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The one place where talking service makes me nervous

Over the years I've seen many geniuses of selfless caring. But, in the end, the example that hit closest to home was very close to home.
Over the years I've seen many geniuses of selfless caring. But, in the end, the example that hit closest to home was very close to home.
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Last week, a group of Relief Society sisters asked me to speak to them. They’d been hard at work helping refugees and wanted me to share some thoughts about service.

Me lecturing the Relief Society, the women's organization of The Church of Jesus Christ of Latter-day Saints, on service is like me giving Pavarotti voice lessons. But they were offering lasagna and cheesecake. I couldn’t say no.

I went.

Fortunately, for the most part, I kept the focus off of me and on a person who deserved it.

Over the years I’ve seen many geniuses of selfless caring. But in the end, the example that hit closest to home was very close to home.

Pretty much everything I know about serving came from my mother.

Here are just five things I gleaned by watching her.

First, heaven is not life without suffering. Heaven is in the way we respond to suffering. If you can treat another’s misfortune with empathy, love and long-suffering, you’ve found a slice of heaven.

Our neighborhood was riddled with misfortune when I was young. My mother always wanted to write a book about it. She planned to call the book, “A Little Bit of Heaven.” She saw heaven in the way people in our neighborhood reached out to lift and love those in distress.

Second, wherever you can, personalize your service. In helping refugees, for instance, don’t see yourself as helping the masses. That quilt you make will go to some chilly widow or some struggling child. Wherever possible, create a personal, human connection.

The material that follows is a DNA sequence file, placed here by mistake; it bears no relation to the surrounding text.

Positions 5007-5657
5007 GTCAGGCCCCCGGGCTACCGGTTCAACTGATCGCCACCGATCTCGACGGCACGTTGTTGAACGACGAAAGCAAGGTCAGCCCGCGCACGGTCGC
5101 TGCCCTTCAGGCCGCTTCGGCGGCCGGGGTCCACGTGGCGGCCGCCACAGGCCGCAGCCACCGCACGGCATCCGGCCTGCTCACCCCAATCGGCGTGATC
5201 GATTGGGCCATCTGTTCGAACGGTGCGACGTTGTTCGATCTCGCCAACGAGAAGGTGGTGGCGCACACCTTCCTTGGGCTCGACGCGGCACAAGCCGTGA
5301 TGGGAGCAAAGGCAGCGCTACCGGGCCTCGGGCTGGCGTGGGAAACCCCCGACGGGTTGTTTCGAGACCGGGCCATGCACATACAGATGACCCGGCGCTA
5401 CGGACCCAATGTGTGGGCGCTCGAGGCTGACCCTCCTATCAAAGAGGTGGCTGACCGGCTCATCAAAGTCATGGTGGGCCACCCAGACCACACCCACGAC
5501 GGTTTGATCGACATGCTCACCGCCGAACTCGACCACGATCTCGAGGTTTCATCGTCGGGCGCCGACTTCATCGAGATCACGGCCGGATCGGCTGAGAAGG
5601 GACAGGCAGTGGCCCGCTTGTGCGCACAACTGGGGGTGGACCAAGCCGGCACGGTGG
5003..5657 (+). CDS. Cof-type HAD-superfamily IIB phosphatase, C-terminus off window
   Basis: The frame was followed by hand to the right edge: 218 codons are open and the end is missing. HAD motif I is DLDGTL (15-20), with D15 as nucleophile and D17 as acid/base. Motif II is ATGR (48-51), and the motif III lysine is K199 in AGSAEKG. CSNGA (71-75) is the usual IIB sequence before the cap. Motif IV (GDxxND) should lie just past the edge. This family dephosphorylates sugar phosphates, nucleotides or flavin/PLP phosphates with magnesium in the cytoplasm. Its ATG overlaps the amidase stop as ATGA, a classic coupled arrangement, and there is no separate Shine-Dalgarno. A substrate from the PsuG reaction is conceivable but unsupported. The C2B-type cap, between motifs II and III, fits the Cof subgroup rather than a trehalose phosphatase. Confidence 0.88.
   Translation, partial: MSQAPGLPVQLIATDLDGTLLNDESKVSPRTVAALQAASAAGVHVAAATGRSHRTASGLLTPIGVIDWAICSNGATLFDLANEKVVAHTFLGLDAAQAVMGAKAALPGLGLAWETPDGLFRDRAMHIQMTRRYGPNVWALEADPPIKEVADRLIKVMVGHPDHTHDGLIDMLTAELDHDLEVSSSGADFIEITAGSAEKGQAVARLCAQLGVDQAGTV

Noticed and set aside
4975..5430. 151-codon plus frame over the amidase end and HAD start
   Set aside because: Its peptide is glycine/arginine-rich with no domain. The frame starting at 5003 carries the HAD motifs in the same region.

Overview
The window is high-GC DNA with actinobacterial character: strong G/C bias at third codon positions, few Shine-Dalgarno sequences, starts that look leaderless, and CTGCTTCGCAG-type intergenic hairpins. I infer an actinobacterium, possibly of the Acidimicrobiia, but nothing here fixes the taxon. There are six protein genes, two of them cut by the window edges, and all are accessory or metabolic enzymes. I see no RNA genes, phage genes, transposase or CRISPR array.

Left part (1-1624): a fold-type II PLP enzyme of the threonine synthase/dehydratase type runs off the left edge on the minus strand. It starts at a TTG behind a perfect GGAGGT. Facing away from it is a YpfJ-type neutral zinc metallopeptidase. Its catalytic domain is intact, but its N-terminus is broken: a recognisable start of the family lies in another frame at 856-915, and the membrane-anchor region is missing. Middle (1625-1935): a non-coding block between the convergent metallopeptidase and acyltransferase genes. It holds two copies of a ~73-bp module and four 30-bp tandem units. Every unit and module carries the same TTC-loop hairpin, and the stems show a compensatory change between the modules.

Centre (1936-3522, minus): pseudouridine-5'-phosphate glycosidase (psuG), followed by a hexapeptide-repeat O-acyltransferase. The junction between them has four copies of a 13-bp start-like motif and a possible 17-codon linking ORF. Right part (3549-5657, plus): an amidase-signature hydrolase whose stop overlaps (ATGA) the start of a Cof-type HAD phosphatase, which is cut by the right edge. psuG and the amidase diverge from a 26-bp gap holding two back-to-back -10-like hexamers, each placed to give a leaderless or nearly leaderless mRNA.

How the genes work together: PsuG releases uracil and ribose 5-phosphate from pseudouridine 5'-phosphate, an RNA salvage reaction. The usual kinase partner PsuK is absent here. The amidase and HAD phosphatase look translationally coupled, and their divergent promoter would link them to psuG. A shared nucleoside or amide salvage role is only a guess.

Third, heal and help, yes, but also offer hope. What you say to those in need is also a form of first aid. Don’t use time-worn phrases. Speak heart to heart. One simple ray of light can change the way another sees the world.

Fourth, you may not have all the gifts, goodness and grace of the founder of Christianity, but if you humble yourself and ask, he'll bring his gifts to bear in your behalf.

And finally, no matter who you are serving, you’re serving a family member. Someone once asked Desmond Tutu, a South African social rights activist and retired Anglican bishop, if he felt alone. He said, in essence, Alone? When I am blessed with 7 billion brothers and sisters? For mother, the family was a school for teaching us to see the rest of humanity like family as well.

As for my evening with the Relief Society sisters, I spoke my piece and took a chair.

Their comments were kind, though I suspect I told them very little they didn’t already know.

Oh, and the lasagna and cheesecake were first-rate.

To use one of those "time-worn phrases" I said not to use, a good time was had by all.

Email: jerjohn@deseretnews.com